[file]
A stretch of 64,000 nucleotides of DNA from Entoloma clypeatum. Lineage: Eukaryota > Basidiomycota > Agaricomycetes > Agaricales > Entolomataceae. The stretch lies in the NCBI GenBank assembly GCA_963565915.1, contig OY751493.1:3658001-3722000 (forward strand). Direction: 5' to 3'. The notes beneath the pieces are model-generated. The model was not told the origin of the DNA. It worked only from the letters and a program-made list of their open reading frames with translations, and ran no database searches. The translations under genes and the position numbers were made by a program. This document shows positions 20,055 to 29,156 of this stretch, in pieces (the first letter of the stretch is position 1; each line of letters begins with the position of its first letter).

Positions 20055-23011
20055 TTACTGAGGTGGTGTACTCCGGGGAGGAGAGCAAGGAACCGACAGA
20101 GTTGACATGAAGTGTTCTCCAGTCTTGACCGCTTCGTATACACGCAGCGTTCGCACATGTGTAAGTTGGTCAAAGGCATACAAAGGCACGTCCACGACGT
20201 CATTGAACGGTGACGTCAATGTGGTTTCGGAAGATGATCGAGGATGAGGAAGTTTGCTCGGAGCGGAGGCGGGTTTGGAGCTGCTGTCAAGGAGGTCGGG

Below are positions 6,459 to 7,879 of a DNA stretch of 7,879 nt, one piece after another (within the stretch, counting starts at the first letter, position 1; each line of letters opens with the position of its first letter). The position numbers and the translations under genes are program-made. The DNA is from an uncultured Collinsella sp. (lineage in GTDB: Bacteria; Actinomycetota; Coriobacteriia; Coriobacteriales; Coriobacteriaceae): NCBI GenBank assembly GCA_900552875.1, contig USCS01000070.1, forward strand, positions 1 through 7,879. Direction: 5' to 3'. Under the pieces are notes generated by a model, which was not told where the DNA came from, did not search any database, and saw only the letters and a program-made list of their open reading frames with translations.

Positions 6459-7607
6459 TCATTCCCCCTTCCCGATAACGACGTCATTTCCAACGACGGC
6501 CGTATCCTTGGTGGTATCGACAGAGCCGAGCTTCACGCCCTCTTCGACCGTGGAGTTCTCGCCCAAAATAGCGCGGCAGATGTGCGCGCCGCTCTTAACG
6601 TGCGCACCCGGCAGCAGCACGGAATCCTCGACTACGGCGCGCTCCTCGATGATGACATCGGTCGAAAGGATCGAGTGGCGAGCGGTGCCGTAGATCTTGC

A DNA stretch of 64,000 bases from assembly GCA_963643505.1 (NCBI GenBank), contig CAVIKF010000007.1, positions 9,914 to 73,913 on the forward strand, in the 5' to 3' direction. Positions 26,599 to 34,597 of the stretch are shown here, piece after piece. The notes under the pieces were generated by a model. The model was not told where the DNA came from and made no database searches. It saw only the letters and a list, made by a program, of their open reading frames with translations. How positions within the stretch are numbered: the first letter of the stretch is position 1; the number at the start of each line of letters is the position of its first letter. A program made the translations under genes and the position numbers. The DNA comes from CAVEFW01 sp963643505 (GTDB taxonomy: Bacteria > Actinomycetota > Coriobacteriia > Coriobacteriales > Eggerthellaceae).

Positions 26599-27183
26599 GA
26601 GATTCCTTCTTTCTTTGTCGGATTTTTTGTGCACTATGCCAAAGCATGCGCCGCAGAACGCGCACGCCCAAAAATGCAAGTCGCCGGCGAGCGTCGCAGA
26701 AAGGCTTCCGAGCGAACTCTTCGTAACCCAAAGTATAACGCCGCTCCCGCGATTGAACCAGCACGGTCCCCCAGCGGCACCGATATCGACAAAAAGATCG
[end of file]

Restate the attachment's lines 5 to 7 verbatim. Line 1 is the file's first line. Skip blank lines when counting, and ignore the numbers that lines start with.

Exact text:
20201 CATTGAACGGTGACGTCAATGTGGTTTCGGAAGATGATCGAGGATGAGGAAGTTTGCTCGGAGCGGAGGCGGGTTTGGAGCTGCTGTCAAGGAGGTCGGG

Below are positions 6,459 to 7,879 of a DNA stretch of 7,879 nt, one piece after another (within the stretch, counting starts at the first letter, position 1; each line of letters opens with the position of its first letter). The position numbers and the translations under genes are program-made. The DNA is from an uncultured Collinsella sp. (lineage in GTDB: Bacteria; Actinomycetota; Coriobacteriia; Coriobacteriales; Coriobacteriaceae): NCBI GenBank assembly GCA_900552875.1, contig USCS01000070.1, forward strand, positions 1 through 7,879. Direction: 5' to 3'. Under the pieces are notes generated by a model, which was not told where the DNA came from, did not search any database, and saw only the letters and a program-made list of their open reading frames with translations.

Positions 6459-7607